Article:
I do not believe in Civil Disobedience. Civil Disobedience is a misnomer. It is our civic responsibility to act out when government no longer treats its citizens with civility. As a youngster I was drawn to movements demonstrated a true spirit of community such as the general strike in San Francisco in 1934 to the Kent State protests that resulted in tragedy. Both the triumph and the devastation stirred me to tears.
When I read of these things in my teens, I felt that our country in the 80s and early 90s moved through complacency and division with blinders. A few years passed and the Internet found its way into our homes. At that time, before I used the web for discount shopping and joining old friends, I felt a great sensation of optimism that somehow in some way this connection would create a worldwide revolution of communal change.
Here we are. Occupied. I’m not particularly fond of the terminology, but I am awestruck by the community forming worldwide in response to the clear disregard for common folk over that of wealthy interests. I thought the purpose of the Internet caved way to the interests of Orwell’s Big Brother, but suddenly I’m moved.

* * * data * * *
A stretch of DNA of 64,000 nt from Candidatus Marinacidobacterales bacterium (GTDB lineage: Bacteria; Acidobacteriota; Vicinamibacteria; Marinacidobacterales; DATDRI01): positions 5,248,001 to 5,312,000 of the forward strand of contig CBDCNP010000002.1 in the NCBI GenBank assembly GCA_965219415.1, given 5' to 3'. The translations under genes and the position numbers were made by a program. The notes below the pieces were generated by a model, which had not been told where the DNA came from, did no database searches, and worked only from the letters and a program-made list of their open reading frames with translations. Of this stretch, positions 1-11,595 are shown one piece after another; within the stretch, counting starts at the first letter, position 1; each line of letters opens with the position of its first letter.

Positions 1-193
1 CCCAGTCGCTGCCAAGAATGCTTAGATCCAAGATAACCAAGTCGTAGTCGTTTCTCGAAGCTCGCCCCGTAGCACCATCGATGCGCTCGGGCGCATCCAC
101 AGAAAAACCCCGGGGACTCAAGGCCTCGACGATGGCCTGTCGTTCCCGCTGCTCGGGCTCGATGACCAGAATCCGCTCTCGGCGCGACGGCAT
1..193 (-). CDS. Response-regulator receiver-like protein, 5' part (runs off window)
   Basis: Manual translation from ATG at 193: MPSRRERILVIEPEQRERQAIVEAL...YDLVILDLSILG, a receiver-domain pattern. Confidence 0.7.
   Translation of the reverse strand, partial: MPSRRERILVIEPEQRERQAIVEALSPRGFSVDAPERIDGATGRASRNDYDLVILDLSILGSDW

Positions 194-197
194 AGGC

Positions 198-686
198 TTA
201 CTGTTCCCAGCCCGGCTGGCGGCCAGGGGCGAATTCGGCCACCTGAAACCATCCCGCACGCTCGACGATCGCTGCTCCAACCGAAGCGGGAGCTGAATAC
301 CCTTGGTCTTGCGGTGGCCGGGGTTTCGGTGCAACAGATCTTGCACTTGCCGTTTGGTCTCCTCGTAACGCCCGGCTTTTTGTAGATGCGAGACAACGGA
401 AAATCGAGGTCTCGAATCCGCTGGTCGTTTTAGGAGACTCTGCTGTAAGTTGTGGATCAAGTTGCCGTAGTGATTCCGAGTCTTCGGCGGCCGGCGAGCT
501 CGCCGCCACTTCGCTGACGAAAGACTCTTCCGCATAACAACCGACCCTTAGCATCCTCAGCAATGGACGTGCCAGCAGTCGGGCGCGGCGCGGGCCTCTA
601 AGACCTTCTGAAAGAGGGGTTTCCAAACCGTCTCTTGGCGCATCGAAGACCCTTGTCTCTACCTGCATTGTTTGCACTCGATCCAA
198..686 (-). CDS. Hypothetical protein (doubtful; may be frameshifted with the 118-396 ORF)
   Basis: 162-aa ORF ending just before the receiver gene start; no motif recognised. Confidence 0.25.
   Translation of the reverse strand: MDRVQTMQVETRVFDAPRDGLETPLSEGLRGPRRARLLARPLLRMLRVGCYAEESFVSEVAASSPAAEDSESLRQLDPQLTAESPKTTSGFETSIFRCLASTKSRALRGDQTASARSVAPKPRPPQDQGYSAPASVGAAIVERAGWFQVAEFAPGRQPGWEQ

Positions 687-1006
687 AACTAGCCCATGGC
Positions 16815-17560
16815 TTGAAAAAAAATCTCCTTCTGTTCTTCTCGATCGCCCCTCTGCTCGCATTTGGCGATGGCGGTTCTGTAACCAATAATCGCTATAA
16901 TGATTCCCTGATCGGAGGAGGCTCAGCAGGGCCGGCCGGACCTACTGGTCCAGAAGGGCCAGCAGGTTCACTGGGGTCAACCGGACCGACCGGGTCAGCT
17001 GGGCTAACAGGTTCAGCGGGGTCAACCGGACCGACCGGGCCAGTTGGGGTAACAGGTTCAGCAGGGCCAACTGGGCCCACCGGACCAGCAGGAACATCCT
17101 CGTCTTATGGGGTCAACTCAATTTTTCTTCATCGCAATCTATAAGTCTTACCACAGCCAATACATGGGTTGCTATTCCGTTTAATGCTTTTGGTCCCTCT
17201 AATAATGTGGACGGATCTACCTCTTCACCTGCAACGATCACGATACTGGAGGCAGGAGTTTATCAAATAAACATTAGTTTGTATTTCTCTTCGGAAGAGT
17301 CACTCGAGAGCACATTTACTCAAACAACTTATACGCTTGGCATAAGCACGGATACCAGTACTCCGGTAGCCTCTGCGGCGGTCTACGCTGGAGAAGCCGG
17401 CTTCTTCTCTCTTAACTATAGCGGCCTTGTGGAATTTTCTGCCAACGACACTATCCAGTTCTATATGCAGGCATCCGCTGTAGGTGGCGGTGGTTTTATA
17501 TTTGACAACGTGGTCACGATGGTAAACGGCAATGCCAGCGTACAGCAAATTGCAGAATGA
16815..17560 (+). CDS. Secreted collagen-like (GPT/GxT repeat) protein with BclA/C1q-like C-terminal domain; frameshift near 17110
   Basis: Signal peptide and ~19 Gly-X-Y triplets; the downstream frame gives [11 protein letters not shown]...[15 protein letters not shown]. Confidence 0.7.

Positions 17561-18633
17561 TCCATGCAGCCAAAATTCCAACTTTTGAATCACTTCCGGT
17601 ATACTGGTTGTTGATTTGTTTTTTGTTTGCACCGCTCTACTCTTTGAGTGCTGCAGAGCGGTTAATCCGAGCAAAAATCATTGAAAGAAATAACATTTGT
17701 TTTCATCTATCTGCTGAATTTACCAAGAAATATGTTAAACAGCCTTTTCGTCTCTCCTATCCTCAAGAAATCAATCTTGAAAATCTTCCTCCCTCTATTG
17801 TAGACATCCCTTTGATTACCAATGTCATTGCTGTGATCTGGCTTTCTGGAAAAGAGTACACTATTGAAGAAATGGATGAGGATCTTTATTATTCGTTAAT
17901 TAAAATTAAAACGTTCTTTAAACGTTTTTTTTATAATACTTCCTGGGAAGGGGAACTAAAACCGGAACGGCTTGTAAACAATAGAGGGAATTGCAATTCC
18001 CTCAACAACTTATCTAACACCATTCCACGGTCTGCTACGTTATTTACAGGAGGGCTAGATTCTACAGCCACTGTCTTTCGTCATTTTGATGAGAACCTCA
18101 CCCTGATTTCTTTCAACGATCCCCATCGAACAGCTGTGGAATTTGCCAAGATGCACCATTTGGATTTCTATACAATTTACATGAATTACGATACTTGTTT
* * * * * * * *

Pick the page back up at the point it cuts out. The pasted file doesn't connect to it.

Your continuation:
I’d first heard of the Occupation in some momentary flash and then I disappeared to the posh climate of a private event sponsored by Google in the dreaded Scottsdale, Arizona. I say dreaded because that’s where the private communities with private-police-protect a white, homogenous upper-class society that befuddle me. Still do, actually, but I had the absurd privilege of being with a roster of invitees including Arianna Huffington, Cindy McCain, and Mark Cuban for the week following the inception of the Occupation. We were in non-stop seminars so while I knew New York was protesting, my eyes hadn’t fallen on the news until I’d gotten out of our resort isolation.
When I came home, I lied in bed weeping while glued to this phenomena all over the Internet. Overwhelmed. Dumbstruck. My dream for humanity… and the Internet… took to life!
I immediately decided I had to go. I had to protest. I had to be a part of this “something.” I also immediately knew I that Occupy Wall Street had to clarify their demands. Through social media, I asked them to do so. However, I got no response. It seemed that they were still voting on them. I had to go. With faith, I had to go.